Sachin Vernekar, Master’s candidate
David R. Cheriton School of Computer Science
Discriminatively trained neural classifiers can be trusted only when the input data comes from the training distribution (in-distribution). Therefore, detecting out-of-distribution (OOD) samples is very important to avoid classification errors. In the context of OOD detection for image classification, one of the recent approaches proposes training a classifier called “confident-classifier” by minimizing the standard cross-entropy loss on in-distribution samples and minimizing the KL divergence between the predictive distribution of OOD samples in the low-density “boundary” of in-distribution and the uniform distribution (maximizing the entropy of the outputs). Thus, the samples could be detected as OOD if they have low confidence or high entropy.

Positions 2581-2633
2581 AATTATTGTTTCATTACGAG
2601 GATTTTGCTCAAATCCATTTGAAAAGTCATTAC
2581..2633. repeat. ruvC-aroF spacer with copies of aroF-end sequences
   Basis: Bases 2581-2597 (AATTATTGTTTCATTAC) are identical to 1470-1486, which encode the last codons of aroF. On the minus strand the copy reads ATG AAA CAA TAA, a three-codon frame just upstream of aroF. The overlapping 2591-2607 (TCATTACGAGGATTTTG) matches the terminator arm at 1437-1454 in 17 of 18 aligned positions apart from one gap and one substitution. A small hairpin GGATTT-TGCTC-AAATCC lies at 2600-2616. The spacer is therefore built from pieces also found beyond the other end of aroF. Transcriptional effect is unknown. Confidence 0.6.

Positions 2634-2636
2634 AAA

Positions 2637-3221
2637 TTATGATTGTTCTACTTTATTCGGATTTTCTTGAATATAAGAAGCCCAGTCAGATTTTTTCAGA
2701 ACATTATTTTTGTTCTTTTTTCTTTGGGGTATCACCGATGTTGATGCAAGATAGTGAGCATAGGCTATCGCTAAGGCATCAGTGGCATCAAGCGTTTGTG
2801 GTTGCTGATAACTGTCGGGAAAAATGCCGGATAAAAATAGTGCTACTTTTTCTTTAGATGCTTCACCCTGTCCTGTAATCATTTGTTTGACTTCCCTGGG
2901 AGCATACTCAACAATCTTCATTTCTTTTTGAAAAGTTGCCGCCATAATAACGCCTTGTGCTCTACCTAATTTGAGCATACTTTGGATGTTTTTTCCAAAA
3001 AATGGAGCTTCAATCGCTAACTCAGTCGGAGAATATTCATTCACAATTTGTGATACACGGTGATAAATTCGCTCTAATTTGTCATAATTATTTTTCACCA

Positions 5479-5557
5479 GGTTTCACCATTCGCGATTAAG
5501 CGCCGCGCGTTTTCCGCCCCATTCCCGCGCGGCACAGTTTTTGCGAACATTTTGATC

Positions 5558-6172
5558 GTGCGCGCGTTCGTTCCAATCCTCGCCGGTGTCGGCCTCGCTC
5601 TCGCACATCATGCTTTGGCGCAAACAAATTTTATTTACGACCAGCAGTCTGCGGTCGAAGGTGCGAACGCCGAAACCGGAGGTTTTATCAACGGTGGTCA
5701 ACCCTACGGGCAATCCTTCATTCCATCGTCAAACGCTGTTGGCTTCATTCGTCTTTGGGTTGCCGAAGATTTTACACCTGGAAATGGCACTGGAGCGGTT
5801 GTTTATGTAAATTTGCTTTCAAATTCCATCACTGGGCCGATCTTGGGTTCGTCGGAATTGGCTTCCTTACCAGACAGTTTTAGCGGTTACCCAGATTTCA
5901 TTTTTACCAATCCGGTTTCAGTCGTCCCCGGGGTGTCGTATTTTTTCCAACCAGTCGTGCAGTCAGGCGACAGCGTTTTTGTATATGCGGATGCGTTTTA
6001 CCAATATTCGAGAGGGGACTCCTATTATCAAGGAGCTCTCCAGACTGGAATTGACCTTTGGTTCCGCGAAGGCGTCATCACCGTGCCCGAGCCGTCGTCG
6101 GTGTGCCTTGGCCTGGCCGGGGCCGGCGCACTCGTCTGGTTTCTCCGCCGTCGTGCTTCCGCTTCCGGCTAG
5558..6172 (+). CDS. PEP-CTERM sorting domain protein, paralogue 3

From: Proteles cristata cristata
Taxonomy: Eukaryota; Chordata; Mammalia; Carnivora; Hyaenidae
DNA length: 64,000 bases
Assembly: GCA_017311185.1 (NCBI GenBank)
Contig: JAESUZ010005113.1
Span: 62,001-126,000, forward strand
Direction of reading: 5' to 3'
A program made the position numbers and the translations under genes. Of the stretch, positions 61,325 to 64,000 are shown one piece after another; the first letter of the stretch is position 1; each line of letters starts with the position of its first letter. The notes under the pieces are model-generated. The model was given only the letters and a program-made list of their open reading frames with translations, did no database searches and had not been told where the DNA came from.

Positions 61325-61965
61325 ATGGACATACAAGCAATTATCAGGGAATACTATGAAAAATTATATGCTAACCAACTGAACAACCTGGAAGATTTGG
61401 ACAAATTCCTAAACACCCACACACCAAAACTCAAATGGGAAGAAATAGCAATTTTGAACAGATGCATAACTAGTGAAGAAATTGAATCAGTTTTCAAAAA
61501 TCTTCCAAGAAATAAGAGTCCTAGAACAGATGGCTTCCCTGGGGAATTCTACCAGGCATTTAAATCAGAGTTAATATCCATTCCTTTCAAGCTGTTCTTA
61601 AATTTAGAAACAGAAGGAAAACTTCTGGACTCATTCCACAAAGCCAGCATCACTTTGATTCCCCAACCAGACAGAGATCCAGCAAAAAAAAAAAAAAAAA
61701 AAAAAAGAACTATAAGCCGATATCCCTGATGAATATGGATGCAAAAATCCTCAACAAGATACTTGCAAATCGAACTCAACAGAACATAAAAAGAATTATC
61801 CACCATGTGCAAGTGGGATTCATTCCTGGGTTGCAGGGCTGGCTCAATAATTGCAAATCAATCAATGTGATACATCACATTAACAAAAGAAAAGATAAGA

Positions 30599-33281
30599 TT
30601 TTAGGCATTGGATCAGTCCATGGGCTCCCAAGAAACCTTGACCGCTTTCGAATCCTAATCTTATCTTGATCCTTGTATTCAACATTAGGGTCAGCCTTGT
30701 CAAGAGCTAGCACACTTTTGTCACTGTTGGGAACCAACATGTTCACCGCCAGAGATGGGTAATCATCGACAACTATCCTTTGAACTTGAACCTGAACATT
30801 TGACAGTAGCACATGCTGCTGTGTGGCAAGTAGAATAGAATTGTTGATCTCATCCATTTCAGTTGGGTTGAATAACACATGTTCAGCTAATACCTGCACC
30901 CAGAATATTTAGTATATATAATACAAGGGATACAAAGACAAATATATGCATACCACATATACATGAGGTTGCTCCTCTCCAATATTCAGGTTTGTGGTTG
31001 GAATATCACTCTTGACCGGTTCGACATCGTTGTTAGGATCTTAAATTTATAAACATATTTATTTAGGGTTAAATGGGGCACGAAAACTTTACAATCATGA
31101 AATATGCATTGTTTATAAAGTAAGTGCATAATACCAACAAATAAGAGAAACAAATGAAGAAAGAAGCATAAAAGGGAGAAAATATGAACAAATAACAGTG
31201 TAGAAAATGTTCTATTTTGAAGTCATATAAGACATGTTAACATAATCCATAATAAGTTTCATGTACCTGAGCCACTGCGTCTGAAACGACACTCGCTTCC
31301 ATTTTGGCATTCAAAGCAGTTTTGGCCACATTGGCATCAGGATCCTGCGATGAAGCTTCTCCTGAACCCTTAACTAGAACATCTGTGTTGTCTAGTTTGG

In this work, we analyze this setting both theoretically and experimentally. We also propose a novel algorithm to generate the “boundary” OOD samples to train a classifier with an explicit “reject” class for OOD samples. We compare our approach against several recent classifier-based OOD detectors, including the confident-classifiers on MNIST and Fashion-MNIST datasets. Overall the proposed approach consistently performs better than others across most of the experiments.
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